CAPE TOWN, SOUTH AFRICA - FEBRUARY 16: England coach Trevor Bayliss during a net session at Newlands Cricket Ground on February 16, 2016 in Cape Town, South Africa. (Photo by Gareth Copley/Getty Images)

Australia have recently announced that South African bowling legend Allan Donald will take on the role of the side’s bowling coach on a temporary basis.

Although the appointment is temporary and current bowling coach Craig McDermott will return to the role after the Sri Lanka tour, Donald has publicly admitted to wanting to take on the role on a full time basis.

During his playing career the man known as ‘white lightning’ took 330 test wickets at an average of 22.25 as well as 272 one day wickets at an average of under 22.

Donald’s appointment is a clever one as there were very few bowlers feared more than the Proteas quick, although Donald’s ability went far beyond just speed.

The appointment does raise a question that has been asked for many years now thought.

Should national cricket sides appoint international coaches to roles within the set up?

This is by no means a new trend as it has been happening for years. Former Australian all-rounder Tom Moody has coached the Sri Lankan national side, while NSW’man Trevor Bayliss is currently working with the old enemy in his role as national coach of England.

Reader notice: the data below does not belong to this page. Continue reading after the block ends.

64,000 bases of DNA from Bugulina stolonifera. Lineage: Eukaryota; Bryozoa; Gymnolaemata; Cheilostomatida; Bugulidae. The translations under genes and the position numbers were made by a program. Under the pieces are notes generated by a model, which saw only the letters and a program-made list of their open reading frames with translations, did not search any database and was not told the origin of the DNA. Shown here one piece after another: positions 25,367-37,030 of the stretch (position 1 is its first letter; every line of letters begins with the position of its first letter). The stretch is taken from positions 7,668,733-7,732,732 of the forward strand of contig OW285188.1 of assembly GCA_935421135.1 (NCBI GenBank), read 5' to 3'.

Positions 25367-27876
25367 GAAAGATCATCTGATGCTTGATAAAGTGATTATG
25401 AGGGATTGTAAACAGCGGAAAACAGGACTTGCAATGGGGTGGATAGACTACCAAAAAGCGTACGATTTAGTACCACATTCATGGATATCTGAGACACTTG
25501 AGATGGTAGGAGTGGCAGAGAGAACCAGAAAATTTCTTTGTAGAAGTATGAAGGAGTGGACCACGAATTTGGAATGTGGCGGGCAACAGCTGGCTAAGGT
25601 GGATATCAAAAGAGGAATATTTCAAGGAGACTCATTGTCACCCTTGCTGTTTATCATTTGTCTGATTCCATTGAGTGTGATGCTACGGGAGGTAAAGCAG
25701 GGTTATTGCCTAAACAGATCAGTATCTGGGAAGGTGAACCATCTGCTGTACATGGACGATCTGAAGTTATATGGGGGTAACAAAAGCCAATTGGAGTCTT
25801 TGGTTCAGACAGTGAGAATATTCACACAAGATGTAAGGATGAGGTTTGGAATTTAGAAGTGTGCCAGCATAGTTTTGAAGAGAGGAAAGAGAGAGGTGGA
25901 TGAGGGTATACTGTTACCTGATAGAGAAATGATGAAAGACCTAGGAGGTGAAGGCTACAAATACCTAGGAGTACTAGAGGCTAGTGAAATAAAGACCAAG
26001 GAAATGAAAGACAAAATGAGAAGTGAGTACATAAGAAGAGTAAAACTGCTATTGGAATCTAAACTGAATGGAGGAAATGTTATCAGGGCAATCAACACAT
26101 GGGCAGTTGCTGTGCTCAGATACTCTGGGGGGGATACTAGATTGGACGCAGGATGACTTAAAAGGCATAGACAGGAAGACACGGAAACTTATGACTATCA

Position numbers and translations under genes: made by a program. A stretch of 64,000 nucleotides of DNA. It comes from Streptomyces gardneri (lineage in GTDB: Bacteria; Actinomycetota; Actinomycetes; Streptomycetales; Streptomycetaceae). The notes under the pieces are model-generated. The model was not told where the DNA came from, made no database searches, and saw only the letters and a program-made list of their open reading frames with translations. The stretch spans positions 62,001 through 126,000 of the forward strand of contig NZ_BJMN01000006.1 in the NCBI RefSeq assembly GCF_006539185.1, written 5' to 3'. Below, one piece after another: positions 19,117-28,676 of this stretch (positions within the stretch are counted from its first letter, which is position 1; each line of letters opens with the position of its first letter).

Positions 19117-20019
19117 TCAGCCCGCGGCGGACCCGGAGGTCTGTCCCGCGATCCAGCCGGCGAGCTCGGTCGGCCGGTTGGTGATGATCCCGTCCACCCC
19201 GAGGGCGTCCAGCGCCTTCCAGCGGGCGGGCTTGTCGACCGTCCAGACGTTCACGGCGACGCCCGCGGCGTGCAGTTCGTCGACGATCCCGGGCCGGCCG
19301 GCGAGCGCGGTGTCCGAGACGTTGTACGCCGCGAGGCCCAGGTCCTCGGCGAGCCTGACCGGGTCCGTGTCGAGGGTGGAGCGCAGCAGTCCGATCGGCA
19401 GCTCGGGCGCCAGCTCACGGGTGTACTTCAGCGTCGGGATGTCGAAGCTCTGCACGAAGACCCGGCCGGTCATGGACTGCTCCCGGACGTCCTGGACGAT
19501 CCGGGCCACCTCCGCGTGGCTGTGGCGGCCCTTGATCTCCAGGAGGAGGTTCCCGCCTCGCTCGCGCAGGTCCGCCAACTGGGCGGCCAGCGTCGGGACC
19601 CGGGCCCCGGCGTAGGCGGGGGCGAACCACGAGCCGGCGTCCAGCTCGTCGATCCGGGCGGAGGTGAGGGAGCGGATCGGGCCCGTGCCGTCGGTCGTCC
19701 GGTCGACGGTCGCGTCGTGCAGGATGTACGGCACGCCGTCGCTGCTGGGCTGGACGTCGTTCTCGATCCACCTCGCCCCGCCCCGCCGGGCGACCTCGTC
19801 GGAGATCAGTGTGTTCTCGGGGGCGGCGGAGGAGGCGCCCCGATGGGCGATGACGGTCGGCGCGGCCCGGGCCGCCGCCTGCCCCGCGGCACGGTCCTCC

However, this is a somewhat unusual move when it comes to the Australian cricket set up.

South African Mickey Arthur never seemed settle in his role as national coach during his less-than two-year tenure.

This isn’t entirely down to the fact he was not an Australian product, but I honestly don’t think it helped, as some in the media just couldn’t accept that an Australian was not in charge.

Darren Lehmann’s appointment was met with universal praise as not only is Lehmann a brilliant cricketing mind but he is also seen as an easy to like Aussie larrikin.

Don’t get me wrong, Lehmann was appointed to the role purely due to his credentials, but he comes across as someone fans would like to have a beer with. He’s Aussie to the core and fits the notion of someone who should be involved in the set up.

I am of the belief that the best candidate should be appointed regardless. Lehmann was THE best candidate and has helped drive the results to justify the decisions made.

Allan Donald looks like a brilliant addition to the Aussie set up, albeit on a temporary basis.

Craig McDermott has done a wonderful job and deserves a break before returning recharged. He has overseen the re-emergence of Australian fast bowling.

If there’s a way to have both McDermott and Donald on board, I’d urge the Australian Cricket Board to do so.

I completely understand the tendency to want Australians in prominent roles within the setup, especially when there are so many great candidates available.

I share the patriotism and like to believe that we are the top of our field in, well everything.

I’m a big supporter of picking an Aussie where possible, but if someone of Allan Donald’s credentials puts his hands up, you put a pen in that hand and ask him to name his price.